Ed Miller is a singer and folklorist whose performances deliver a real taste of Scotland. He is a native of Edinburgh who came to Texas as a young man and has made Austin his home. Hailed as “one of the finest singers to come out of the Scottish Folksong Revival”, Ed engages his audiences with historical notes on the music of Scotland … and always invites his listeners to join in the song. His performances reflect both his continuing love for his homeland and his musical connections to his adopted home in Texas.
Wick born Hugh Morrison is at home with the real Scottish dance band style of music heard in many “Ceilidh dance halls” across Scotland. Scottish ceilidh (pronounced kay-lee) music is defined by the rollicking, cheery accordion and fiddle melodies played by the likes of Sir Jimmy Shand & his Band, with whom Hugh Morrison chanced to study. Unlike its better-known relative, Irish button accordion, Scottish button accordion retains the hard-driving, working class rhythms of its origins in public dance halls. In addition to his grounding in ceilidh playing, Morrison is equally adept at the complex tunes of modern Celtic music.
Jed Marum is a popular performer and songwriter of American Roots and Celtic music. Bringing a mix of traditional and original songs to audiences throughout the US, Jed is known as a refined singer and a gifted storyteller. Since 1999 he has published over a dozen albums, licensed music to several film and TV projects and he works over 150 shows each year. You can hear in his music, the blending of American, Scottish and Irish cultures. In his songs you will relive the stories passed on from generation to generation.
Beautiful harmonies and imaginative arrangements of classic Scottish and Celtic songs are the hallmarks of The DramBeauties. The “old sangs”…the ones that grandmothers taught their granddaughters about The Isle of Skye, Bonnie Prince Charlie and other interesting characters and legendary places are the songs The DramBeauties love to sing. They take these much loved and much sung songs and make them their own. Due in large part to the extensive choral background of each member, their voices blend together beautifully….and it was an interesting twist of fate or bit o’ luck that brought them together! They met two years ago in Harlingen, Texas at the annual Burns’ Night Supper. This annual gathering of the MacLeods always ends with a ceilidh, and that evening as they sang until the wee hours of the morning, while sipping glasses of Drambuie, The DramBeauties were born… they even named the group that very night! The two years that followed that fateful evening have been busy ones, for although it was obvious from the start that their voices blended well, it was also obvious that much work was needed! This has not been an easy task since Sarah lives in Boston, and Muffee and Jackie live in Texas! However, love of the music and a desire to perform it well has spurred them on to keep a regular rehearsal schedule.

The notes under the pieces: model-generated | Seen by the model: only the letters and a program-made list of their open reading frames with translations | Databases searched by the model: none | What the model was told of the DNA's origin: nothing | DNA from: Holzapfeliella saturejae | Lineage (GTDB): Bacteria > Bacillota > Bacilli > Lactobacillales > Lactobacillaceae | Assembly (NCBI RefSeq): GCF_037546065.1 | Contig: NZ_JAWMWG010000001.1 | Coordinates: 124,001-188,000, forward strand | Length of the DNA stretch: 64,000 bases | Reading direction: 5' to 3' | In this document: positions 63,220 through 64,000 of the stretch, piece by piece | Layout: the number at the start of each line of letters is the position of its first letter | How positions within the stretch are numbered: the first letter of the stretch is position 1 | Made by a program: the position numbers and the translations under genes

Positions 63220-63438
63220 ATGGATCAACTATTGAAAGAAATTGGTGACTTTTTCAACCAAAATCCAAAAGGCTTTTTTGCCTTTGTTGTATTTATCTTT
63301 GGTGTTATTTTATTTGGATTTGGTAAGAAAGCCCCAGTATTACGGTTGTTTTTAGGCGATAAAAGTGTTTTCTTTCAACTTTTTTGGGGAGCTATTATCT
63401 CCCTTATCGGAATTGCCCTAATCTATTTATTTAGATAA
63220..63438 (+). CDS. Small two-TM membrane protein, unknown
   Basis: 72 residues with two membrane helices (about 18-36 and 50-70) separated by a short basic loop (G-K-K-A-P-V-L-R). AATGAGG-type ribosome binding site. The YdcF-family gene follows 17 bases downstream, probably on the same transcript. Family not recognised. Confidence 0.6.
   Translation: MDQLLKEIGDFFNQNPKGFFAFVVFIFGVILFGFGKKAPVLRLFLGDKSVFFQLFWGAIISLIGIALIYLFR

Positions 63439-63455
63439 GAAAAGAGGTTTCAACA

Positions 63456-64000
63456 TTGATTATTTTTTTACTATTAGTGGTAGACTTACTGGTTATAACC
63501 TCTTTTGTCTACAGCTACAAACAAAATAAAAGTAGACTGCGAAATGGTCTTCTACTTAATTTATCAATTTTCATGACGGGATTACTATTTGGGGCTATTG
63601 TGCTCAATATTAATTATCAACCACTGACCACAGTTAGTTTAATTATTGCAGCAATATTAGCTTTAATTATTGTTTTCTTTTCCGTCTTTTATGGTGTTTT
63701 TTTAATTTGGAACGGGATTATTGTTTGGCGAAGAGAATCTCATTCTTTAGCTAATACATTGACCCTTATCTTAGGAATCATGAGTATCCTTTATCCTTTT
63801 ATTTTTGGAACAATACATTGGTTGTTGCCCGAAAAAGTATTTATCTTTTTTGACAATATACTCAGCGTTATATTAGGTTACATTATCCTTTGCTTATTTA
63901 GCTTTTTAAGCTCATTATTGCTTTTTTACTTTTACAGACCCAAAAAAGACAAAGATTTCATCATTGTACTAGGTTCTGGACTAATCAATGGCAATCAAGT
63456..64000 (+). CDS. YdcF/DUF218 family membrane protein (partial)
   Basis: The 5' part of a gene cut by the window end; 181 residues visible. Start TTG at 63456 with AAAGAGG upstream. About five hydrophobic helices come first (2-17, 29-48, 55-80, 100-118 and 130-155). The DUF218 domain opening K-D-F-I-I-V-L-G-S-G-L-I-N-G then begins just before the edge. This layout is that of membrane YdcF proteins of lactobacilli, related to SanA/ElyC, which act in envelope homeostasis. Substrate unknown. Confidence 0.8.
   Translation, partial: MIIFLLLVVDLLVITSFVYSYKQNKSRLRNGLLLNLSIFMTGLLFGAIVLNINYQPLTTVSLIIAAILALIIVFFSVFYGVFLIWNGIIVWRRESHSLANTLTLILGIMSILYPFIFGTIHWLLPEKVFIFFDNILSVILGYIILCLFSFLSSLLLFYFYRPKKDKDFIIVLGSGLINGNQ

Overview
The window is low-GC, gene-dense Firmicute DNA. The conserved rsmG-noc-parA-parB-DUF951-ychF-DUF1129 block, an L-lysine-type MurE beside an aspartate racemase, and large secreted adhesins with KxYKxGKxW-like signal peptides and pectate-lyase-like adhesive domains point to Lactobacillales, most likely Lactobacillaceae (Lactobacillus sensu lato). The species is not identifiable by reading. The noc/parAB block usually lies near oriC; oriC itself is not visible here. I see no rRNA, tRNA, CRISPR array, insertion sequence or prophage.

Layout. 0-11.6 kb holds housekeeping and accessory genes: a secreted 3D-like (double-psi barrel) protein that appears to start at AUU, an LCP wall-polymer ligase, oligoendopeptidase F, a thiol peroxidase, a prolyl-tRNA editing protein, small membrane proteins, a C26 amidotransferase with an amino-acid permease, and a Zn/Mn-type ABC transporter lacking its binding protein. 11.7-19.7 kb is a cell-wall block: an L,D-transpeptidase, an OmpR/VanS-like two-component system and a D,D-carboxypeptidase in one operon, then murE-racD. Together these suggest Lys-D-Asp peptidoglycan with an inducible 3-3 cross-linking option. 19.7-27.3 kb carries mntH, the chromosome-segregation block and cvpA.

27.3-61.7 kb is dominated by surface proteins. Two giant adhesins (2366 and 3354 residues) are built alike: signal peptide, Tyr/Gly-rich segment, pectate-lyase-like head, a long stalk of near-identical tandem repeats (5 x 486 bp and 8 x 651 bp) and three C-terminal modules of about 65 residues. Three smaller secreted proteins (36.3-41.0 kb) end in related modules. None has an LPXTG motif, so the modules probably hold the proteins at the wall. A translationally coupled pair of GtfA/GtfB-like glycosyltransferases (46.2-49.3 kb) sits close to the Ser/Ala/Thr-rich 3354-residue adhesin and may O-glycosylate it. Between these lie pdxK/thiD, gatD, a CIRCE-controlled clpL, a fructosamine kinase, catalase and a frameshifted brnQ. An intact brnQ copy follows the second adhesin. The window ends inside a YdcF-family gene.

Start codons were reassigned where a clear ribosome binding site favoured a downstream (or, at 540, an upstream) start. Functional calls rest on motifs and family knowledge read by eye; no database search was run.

Based on the music of Jed Marum and Hugh Morrison, Lonestar Stout takes a new and refreshing look at Celtic tradition. They bring a warm and spirited mix of songs and fun to their performances – offering the music of Scotland, Ireland and America – from beautiful historic ballads to rowdy pub-style classics and ripping tune sets! You can hear in their music, the blending of American, Scottish and Irish cultures. In their songs you will relive the stories passed on from generation to generation. It’s a show marked by great stories, easy humor and gifted musicianship. Since 2005 they have been entertaining crowds at festival, club and concert venues around the US with their unique blend of original and traditional music that, as one music critic put it, “is somewhere between the Pogues and the Chieftains!”
Joe Romeo performs a mixture of Celtic songs and tunes from the 1700’s to the present both in English, Irish and Scots Gaelic, accompanied alternately by the Scottish Small Pipes and the Irish Bouzouki. Joe studied singing with Shae Black of the famous Black family of Ireland, Bouzouki with Alan Murray of Glasgow, Scotland, and music theory with Ron Anthony, guitarist to Frank Sinatra. He began playing the Small Pipes in the early 1980’s when they were rescued from extinction.